The study is said to be the first to examine the effects of curcumin on bone density in humans.
Photo © iStockphoto.com/archives
A new pilot human study1 conducted by Indena (Milan, Italy) found that curcumin (Curcuma longa) in the form of its proprietary turmeric phytosome, Meriva, may help support bone health. The study is said to be the first to examine the effects of curcumin on bone density in humans.
As the study notes, osteopenia, a chronic bone condition of low bone density, has become increasingly prevalent and, if left untreated, can lead to osteoporosis. In addition, researchers say, osteopenia among adults in the U.S. over the age of 50 is expected to increase from 43.4 million in 2010 to 57.2 million in 2030. While proper nutrition is the best way to prevent osteopenia, the researchers say, in vitro and in vivo studies have shown an association between curcumin and improved bone mass density.
A total of 57 healthy subjects with low bone density were enrolled in the study. The participants were randomized into two groups. The control group followed a standard management (SM) consisting of a diet with vitamins D and C and calcium and 20 minutes of exercise four times per week. The study group received a daily oral supplement of 1 g Meriva curcumin combined with the SM. As a phytosome, Meriva consists of curcumin bound to the phospholipid phosphatidylcholine-a format said to make curcumin more easily absorbed by the body.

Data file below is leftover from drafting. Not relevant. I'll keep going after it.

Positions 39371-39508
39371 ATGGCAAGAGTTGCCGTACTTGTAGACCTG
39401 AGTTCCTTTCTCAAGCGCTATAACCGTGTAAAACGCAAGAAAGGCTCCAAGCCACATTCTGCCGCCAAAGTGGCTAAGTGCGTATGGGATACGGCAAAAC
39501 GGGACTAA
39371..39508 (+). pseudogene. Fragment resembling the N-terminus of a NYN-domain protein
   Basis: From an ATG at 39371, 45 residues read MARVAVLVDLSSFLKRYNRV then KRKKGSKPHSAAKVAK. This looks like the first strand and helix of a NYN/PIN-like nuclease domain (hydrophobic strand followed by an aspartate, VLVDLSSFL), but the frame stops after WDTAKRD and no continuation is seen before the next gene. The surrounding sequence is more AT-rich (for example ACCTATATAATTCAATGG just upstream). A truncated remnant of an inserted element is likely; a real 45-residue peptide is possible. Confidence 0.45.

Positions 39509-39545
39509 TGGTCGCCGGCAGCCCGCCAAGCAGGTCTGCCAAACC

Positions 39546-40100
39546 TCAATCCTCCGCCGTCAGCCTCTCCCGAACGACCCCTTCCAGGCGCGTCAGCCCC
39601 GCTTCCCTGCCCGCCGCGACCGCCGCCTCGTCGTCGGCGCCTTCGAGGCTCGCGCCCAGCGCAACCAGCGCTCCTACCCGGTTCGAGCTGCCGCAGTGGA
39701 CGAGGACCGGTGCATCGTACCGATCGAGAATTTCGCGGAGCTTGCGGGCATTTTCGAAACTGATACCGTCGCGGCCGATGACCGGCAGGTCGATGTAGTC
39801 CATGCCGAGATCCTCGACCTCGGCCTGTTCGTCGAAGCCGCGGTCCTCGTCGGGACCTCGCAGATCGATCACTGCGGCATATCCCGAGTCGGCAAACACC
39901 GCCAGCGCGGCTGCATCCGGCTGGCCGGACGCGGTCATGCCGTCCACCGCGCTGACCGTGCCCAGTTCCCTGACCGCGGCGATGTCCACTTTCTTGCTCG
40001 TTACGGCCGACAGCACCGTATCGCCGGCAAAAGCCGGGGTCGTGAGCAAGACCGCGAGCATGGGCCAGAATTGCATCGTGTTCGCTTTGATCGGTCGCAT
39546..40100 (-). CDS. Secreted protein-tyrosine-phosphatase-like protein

Over a study period of six months, researchers evaluated subjects’ bone density in the heel (measured by the Sahara densitometer), small finger, and upper jaw. Bone density for the small finger and upper jaw was evaluated with an ultrasound scanner measuring the grey scale media (GSM) of the images. Measurements were recorded at 4, 12, and 24 weeks.
The researchers noted significant improvements in the Meriva groups’ bone density, particularly in the heel, with a substantial decrease in ultrasounds transmission values at weeks 12 (-18.4%) and 24 (-21.0%), compared to baseline. In addition, GSM measurements reflected significant increases in bone density, reaching +7.1% for the small finger and +4.8% for the upper jaw. No significant changes were observed in the control group, and there were no noted safety or tolerability issues over the course of the study.
The results of the preliminary study indicate that curcumin, in combination with a healthy lifestyle, has the potential to mitigate bone loss and prevent osteopenia, researchers say. Antonella Riva, product researcher manager, Indena, said in a press release: “These new positive clinical data broaden the existing findings on the efficacy of dietary supplementation with Meriva in contributing to manag[ing] certain health conditions, potentially impacting…life quality, including bone health.”